After quietly separating itself from Ultimate Ears, Logitech is finally and once again making portable Bluetooth speakers under its own name. Logitech recently introduced the X300 Mobile Wireless Speaker, the exuberant stereo variant of the company's ultra-small and pocket-friendly X100 offering. Though unlike the X100, the larger X300 is not only a stereo wireless Bluetooth speaker, but has four times as many drivers to help produce richer and more powerful immersive sounding audio whilst still maintaining that highly portable form factor we so very much like. Last week we tested and put JBL's small, albeit very capable $50 pocketable Clip speaker up against Logitech's comparable X100. Although the Clip has narrowly won that battle, we are even more interested to find out if paying an extra $20 is worth overlooking both of these very small speakers in favor of a superior music experience. Better yet, can Logitech's performance-driven X300 Mobile Wireless Speaker beat its Ultimate Ears cousin? Let's find out!
If you wanted to know what a little extra money can get you then you'll be happy to know the X300 is the new $70 step up offering you've been unknowingly waiting for all this time. But in order to get down to this point, Logitech did have to cut down on some of the luxuries and enticing product packaging. No over the top packaging wrap job or any fancy accessories here. Everything about the X300 is basic, except for its appearance that is. And neither does it lack performance might I say. It may only come with a micro-USB charging cable and nothing more, but it's not like you're paying through the nose for it.
The X300 is an inexpensive mobile Bluetooth speaker at $70, however, it is everything that Logitech put into discontinued (albeit rebranded with the Ultimate Ears name) Mobile Boombox, which retailed for $100 and continues to cost as much under its new UE Mini Boom moniker. For that you're getting a very capable little speaker that's well designed, and comes in a multitude of vibrant colorways similar to that of the UE Mini Boom by Ultimate Ears.
Portable Bluetooth speakers these days are now more than ever a popular accessory for on-the-go music entertainment. The amount of options are seemingly never ending with more new offerings being released every day. And of course now that every company wants to stay fresh and stand out in unique ways instead of replicating Jawbone's iconic block-shaped form factor, many newly released portable wireless speakers now come in a wide variety of sizes, shapes and price points. And Logitech's X300 is a prime example of that diverse selection of speakers. Its shape cannot be defined with a single word. It is not round, hexagonal, squared or cylindrical in any way.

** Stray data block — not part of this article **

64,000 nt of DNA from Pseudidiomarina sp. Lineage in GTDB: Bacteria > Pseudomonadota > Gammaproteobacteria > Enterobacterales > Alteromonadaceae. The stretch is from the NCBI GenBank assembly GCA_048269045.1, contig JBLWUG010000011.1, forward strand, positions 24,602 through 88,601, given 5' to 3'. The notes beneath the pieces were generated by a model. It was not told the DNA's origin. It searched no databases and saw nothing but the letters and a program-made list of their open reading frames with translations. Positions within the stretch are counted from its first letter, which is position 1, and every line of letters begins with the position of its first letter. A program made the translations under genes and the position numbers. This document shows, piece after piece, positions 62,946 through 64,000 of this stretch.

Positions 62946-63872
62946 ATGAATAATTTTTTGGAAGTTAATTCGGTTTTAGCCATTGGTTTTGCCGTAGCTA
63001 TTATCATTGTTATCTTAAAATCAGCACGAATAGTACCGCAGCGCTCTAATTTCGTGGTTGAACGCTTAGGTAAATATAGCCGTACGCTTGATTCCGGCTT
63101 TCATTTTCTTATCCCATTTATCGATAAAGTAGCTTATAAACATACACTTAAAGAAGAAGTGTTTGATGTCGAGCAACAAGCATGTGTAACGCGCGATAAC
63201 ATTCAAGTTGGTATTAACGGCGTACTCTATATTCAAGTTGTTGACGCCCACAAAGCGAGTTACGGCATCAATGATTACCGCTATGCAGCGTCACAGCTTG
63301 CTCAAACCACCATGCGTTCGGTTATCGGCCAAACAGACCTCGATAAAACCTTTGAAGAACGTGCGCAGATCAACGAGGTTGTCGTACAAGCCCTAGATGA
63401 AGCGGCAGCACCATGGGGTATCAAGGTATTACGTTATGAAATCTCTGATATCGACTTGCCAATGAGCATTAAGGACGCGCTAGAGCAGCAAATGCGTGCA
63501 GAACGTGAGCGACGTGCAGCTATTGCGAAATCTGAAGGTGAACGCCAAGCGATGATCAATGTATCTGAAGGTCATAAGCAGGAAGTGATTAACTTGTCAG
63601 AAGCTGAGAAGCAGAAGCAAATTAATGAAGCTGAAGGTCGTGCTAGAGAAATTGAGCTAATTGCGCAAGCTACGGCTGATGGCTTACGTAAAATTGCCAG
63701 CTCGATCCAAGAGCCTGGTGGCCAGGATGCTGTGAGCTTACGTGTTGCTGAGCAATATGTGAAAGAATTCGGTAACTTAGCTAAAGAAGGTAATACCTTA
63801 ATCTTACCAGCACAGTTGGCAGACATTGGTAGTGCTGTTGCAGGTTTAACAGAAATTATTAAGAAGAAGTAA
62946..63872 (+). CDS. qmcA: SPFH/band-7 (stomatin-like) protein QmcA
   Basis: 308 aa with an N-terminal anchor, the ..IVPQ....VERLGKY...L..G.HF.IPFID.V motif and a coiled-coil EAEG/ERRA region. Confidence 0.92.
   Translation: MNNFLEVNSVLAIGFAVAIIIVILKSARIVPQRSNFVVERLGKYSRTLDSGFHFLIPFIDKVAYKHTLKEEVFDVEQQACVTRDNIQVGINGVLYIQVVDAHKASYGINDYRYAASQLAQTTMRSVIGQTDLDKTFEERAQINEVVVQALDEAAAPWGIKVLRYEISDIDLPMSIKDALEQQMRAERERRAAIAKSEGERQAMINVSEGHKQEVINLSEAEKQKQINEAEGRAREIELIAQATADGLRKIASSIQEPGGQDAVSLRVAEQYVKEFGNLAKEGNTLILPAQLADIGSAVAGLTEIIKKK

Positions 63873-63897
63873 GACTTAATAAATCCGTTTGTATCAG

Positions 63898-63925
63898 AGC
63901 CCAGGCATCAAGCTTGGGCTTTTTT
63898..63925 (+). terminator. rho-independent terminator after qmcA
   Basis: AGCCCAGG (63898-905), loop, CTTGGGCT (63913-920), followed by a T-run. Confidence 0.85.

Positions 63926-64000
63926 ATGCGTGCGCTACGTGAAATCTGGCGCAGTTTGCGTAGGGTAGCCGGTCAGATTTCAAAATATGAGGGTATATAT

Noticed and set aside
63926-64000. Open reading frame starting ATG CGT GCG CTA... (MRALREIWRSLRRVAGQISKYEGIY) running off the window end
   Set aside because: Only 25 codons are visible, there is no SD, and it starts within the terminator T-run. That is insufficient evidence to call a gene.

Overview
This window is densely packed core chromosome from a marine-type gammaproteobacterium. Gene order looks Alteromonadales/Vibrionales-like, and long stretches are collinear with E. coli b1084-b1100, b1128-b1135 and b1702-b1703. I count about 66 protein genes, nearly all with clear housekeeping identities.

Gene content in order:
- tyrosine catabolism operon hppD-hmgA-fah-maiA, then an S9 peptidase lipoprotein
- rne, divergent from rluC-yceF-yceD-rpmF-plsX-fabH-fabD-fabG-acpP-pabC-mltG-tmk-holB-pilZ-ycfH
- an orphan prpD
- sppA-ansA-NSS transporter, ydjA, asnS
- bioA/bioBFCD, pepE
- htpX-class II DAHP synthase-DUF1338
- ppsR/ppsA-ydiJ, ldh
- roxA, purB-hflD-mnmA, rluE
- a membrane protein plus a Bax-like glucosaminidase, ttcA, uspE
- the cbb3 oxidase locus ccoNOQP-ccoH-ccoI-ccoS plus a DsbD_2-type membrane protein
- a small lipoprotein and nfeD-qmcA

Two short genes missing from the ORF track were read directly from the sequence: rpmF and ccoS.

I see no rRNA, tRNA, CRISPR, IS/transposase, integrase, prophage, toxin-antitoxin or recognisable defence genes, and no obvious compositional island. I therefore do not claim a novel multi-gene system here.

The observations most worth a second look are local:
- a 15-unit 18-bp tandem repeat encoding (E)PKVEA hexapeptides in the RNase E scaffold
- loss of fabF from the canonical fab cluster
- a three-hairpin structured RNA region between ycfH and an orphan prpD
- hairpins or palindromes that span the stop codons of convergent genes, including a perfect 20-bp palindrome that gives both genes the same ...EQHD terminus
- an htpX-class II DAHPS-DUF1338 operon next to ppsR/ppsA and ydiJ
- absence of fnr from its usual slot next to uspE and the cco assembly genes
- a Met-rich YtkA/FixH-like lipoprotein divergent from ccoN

The X300 has an original design that bends at the back to form an angled stand for the speaker to output it's sound at an upward tilt, it's half rounded around the sides and has an aggressively looking curvature at the front with a brilliant display of zigzagging patterns across a metal grille which wraps around the side edges. It's tastefully modern and obviously a very unique looking flowing design we would expect to see having the Ultimate Ears branding on instead. It's no secrete Logitech owns the UE brand, and it's obvious that the two jointly developed the X300 from the inside out. With such an impressive speaker offering like the UE Boom, that's fine by us. The X300 is one of the more eccentric Bluetooth speakers available, and we like that about the X300.
Pro tip: flip the X300 upside down (top buttons facing down) to get a higher degree upward tilt. Useful for when you find yourself at a situation where the speaker is placed right next to you so that you can get a better directional hearing output. Of course with nothing at the back, the X300 is not capable of producing a 360-degree sound, but only a front-facing output of audio.
Althought Logitech's X300 isn't as compact or as cheeky as the UE Mini Boom, we think that Logitech did a brilliant job not only designing it, but reducing the cost without sacrificing audio quality one bit. The only thing that we don't like about the X300 is its battery life. You'll get up to 5 hours depending on how loud you listen to music, which is not impressive at all. We expect extended battery performance in recently released portable speakers, not the opposite. Is that too much to ask? Apparently so. At least notable companies like Fugoo and JBL know what we're on about.
Like the X100 and UE Mini Boom speakers, the X300 is pretty basic when it comes to controls. It features tactile circular integrated controls at the top which include a multi-function Bluetooth pairing button in the center, flanked by volume up and down buttons. With the middle multi-function button you can pair your devices together, answer and end a call as well as play and pause music. Unfortunately, you won't be able to skip tracks using the buttons on the X300 nor can you check up on the battery status. There's also a built-in mic located near the buttons on the top which enables you to use the X300 as a wireless mobile speakerphone; and it works extremely well. Our caller on the other end heard us loud and clear even while we were talking from as far as 5-feet away. It picks up voice surprisingly well. So as a speakerphone, the X300 is impressively great.
When first powering on the speaker, a simple generic welcoming sound will play on startup which isn't as spectacularly unique as the guitar strumming effects embedded into the UE Mini Boom and Logitech's older UE Mobile Boombox alike. The speaker will automatically turn itself off instead of going into a sleep or standby mode if its not active. This means that once it turns off, it will not instantly wake up when it senses audio streaming from your device like the UE Mini Boom does. You will need to power it on manually. Though fortunately, the X300 does reconnect instantly with a last paired device using Bluetooth.